When Li Zhixiang from the PLA’s armed police recently stepped out in his new military-designed anti-fungal and odour-resistant shoes, he was making more than a fashion statement — it was “liberation” from smelly feet and foot-related diseases.
The People’s Liberation Army (PLA) personnel wear “Liberation shoes”, a type of rubber footwear first used in the 1950s. As it turns out, using them has meant fungus between toes and feet so smelly that the odour could have been substituted for a biological weapon. But not anymore.
“The new breathable black shoes will be distributed to all armed police units by July-end,” the state-run Xinhua news agency reported. The new shoes are “anti-bacterial, anti-fungal and odour-resistant,” Man Xiangdong, the officer from the armed police in-charge of shoe design said, adding that the new design offered better support to the ankles. The new shoes went into mass production this year after extensive testing.
Zheng Jianchun, a logistics official with the armed police, said besides the tests, the armed police spread out to solicit the opinions of more than 1,80,000 soldiers and officers on the shoes. “It’s light. I feel like stepping on spongy cushion while running,” Li said. “Our dorm no longer smells like feet since we got the new shoes last year.”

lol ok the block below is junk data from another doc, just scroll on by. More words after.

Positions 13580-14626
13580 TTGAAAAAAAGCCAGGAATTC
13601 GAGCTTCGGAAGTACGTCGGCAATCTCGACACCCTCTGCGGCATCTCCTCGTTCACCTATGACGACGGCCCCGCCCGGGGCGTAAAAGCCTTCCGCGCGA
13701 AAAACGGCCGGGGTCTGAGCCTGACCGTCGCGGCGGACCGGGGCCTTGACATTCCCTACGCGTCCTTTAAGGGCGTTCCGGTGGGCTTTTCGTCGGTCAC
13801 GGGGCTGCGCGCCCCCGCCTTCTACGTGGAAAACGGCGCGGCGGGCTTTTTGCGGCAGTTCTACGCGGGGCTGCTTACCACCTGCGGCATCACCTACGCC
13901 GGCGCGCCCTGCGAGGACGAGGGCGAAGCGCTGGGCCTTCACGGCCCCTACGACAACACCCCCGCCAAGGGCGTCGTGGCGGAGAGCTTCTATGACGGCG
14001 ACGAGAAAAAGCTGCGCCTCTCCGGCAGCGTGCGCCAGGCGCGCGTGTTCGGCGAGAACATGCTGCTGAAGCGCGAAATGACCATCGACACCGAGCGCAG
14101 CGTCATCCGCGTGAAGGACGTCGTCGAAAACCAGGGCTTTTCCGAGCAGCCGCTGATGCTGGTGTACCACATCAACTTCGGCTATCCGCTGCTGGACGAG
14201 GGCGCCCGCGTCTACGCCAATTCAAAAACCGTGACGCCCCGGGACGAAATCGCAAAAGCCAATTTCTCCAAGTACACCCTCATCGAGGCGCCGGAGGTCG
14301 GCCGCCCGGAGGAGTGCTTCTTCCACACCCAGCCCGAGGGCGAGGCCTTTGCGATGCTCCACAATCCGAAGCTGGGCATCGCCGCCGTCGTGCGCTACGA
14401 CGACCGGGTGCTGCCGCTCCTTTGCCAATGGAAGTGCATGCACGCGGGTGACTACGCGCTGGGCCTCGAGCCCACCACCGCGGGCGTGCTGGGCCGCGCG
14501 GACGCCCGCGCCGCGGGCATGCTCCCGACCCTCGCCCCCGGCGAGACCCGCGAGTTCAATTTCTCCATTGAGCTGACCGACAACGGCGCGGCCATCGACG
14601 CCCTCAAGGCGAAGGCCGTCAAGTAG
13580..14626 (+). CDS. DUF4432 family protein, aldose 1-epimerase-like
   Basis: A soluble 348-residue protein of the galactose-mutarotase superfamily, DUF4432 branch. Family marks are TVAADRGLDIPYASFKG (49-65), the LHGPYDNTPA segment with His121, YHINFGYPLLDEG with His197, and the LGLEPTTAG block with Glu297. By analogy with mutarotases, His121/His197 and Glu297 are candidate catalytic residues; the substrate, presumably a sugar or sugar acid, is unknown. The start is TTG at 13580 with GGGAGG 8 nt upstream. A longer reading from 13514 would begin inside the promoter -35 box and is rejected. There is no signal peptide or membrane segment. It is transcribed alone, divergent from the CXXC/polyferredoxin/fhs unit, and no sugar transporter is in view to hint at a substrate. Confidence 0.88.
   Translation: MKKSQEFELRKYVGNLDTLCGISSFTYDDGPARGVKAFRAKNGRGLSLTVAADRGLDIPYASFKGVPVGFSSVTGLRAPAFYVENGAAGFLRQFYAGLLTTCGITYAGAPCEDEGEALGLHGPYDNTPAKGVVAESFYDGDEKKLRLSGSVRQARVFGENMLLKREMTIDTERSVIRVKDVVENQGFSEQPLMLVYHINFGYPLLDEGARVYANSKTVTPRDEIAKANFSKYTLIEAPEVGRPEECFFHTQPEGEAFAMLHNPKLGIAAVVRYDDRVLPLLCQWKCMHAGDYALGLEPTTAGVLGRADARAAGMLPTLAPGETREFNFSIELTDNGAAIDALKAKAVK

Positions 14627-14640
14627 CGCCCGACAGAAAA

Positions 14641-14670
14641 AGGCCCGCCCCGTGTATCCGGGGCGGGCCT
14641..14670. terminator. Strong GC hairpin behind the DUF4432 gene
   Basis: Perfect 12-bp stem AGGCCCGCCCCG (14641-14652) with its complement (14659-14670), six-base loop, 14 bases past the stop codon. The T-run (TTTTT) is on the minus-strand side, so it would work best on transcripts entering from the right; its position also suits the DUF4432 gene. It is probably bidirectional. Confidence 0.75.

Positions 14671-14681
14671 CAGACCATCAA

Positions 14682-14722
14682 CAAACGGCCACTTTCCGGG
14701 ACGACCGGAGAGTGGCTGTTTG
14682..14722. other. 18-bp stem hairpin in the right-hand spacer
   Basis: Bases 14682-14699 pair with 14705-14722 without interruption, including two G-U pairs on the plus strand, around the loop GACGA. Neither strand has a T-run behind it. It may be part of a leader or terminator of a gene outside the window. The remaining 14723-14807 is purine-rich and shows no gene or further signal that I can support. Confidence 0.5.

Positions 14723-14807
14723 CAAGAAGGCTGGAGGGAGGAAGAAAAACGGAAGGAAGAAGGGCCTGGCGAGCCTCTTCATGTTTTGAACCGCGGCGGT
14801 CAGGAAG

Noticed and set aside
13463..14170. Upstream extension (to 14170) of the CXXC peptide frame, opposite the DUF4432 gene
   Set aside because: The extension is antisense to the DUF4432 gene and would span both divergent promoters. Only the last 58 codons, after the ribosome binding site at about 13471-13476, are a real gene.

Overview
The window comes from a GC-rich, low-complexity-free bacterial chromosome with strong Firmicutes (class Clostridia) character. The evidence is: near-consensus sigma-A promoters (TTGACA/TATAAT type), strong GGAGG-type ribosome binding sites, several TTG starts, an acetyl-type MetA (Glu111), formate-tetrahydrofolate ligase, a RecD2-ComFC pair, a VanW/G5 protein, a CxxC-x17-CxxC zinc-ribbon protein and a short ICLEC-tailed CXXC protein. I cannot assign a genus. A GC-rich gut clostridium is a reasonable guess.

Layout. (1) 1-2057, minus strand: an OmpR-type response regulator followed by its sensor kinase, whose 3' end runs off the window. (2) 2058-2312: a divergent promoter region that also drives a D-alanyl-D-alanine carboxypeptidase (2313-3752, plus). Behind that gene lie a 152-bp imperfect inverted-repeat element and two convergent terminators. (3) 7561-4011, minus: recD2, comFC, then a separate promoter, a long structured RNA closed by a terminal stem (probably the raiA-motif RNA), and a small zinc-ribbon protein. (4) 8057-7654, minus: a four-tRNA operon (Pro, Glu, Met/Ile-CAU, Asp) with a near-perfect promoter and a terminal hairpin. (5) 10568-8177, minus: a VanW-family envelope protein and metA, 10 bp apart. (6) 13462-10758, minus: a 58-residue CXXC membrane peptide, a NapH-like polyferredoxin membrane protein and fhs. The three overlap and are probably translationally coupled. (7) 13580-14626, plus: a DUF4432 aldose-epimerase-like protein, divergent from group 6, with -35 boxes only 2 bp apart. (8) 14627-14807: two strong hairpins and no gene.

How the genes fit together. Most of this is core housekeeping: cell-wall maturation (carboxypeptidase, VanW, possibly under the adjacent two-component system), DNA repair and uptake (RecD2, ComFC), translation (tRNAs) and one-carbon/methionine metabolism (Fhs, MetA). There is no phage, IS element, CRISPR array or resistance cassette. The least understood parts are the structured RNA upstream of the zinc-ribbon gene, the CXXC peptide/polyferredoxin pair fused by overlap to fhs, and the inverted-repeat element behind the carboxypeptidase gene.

The “Liberation shoes” underwent many changes and improvements over the years — they are still used because they broadly fulfill requirements. “The traditional liberation shoes, in dark green or camouflage colour, are still widely used by most PLA units. After several rounds of improvements, the shoes are light and easy to carry,” the Xinhua report said.
But they were “not puncture proof, nor water resistant, and the low-waist design easily lets sand into the shoes and does not protect the ankle”.
“In recent years, liberation shoes have been gradually replaced by combat boots in military training, but soldiers still wear them during their downtime.” But then who would want to come back from her or his downtime with smelly feet?